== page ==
Top Ten Tips to Give Weeds the Brush-off

The term “weeds” is commonly used to refer to any undesirable plants, but fails to describe the onslaught of non-native invasive plants we see transforming our landscape today. More than just a gardener’s dilemma, invasive weeds are having a profound impact on the world around us.

Pretty_but_Deadly-Tansy_Ragwort-webIt has been estimated that invasive species cost the United States 143 billion dollars per year. These expenses are absorbed by all of us through increased costs of food, forestry products, and livestock feed. We see increased taxes for state and local weed control, decreased property values.

Invasive weeds also have a negative impact on wildlife. Weeds adversely affect our forests and natural areas by replacing the native plants that are important to wildlife. These invasive weeds disrupt complex food webs and alter natural processes which have a ripple effect on a wide variety of wildlife. Ultimately, invasive weed infestation results in land that is severely degraded and less “Oregon-like”.

February 23-28 is National Invasive Species Awareness Week which serves as a reminder of the impact that invasive weeds have on our landscape and on our society. We encourage you to take the opportunity this week to learn how you can help spread the word and not the weeds.

The top 10 WeedWise tips to give invasive weeds the brush-off

  1. Recognize invasiveness. Look for new or aggressive plants that spread rapidly and displace other vegetation. Familiarize yourself with invasive weeds in your area. Use online resources to learn how to identify invasive weeds or attend local weed watcher trainings available in your area.
  2. Stop them before they start. Avoid disturbing the ground, and maintain healthy ground cover to prevent many invasive weeds from establishing.
  3. Know what you grow. Many of our invasive weeds have been introduced by a curious gardener. Research new plantings and only purchase seeds and plants from reputable vendors.
  4. Start small and finish small. Control invasive weeds when you first see them. By controlling small patches you reduce the time and expenses needed to eradicate them.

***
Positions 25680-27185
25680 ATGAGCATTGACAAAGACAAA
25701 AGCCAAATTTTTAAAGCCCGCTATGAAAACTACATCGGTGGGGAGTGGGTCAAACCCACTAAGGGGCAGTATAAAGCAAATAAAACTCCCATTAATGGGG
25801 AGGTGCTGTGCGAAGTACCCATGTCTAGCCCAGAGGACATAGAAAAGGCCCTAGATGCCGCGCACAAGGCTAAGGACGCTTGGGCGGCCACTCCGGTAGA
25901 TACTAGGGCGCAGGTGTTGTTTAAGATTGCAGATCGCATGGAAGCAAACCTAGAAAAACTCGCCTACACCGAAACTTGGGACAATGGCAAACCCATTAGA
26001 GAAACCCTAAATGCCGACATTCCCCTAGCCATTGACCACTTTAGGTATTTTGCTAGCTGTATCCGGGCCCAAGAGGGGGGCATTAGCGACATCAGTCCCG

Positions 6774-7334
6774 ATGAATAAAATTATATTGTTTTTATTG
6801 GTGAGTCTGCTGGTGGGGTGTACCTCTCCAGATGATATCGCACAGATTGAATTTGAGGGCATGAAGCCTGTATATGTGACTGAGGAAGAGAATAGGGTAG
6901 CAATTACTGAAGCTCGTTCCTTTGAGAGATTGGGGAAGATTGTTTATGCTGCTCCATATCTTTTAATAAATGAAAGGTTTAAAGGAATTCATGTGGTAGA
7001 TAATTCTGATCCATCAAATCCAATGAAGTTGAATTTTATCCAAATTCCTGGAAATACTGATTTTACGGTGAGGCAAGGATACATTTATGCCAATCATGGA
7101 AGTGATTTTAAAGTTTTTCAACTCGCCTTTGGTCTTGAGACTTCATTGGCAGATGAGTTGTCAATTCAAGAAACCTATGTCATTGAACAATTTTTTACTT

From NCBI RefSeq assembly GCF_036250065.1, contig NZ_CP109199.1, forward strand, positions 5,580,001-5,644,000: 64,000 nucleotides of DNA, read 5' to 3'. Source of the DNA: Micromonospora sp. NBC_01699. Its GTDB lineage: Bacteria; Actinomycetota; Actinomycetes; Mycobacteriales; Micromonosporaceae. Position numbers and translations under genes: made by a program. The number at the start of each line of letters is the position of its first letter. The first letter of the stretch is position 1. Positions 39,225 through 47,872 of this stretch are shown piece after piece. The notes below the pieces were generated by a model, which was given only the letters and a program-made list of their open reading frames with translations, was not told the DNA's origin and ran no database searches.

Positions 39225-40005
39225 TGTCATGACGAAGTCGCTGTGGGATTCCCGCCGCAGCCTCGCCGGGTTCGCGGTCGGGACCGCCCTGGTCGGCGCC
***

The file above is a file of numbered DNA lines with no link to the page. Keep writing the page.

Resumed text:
5. Heed the seed. Prevent invasive weeds from setting seed to reduce the number of weeds in next year. Pull, dig, cut, or spray flowering weeds before they set viable seed. If weeds do set manage to set seed, remove and bag up any seed heads and dispose of them in your trash.
  6. Don’t spread as you tread. Invasive weeds are most commonly associated with people. Recognize that you could be moving seed around during your day to day activities. If you are traveling through weed infested areas, be sure to clean your shoes, clothing, equipment, and vehicles to prevent spreading invasive weeds to other locations.
  7. Be patient and diligent. Controlling invasive weeds can be a long term process. It is easy to get discouraged when tackling large infestations, but recognize that controlling invasive weeds gets easier with each subsequent year.
  8. Report your invasive weeds. Help in the statewide effort to combat invasive weeds. If you spot new and aggressive invaders, report them to your local weed expert through the Oregon Invasive Species Hotline.
  9. Know when to seek help. Some weeds can be difficult to control and may require particular methods or techniques for eradication efforts to be successfully. Contact your local weed control specialists for assistance.
  10. Get with the organization. There are many organizations actively working to combat these invasive species. Volunteer at a local park or natural area, or contact organizations like watershed councils and SOLVE to learn about invasive weed removal parties in your area.

, , ,

Clackamas SWCD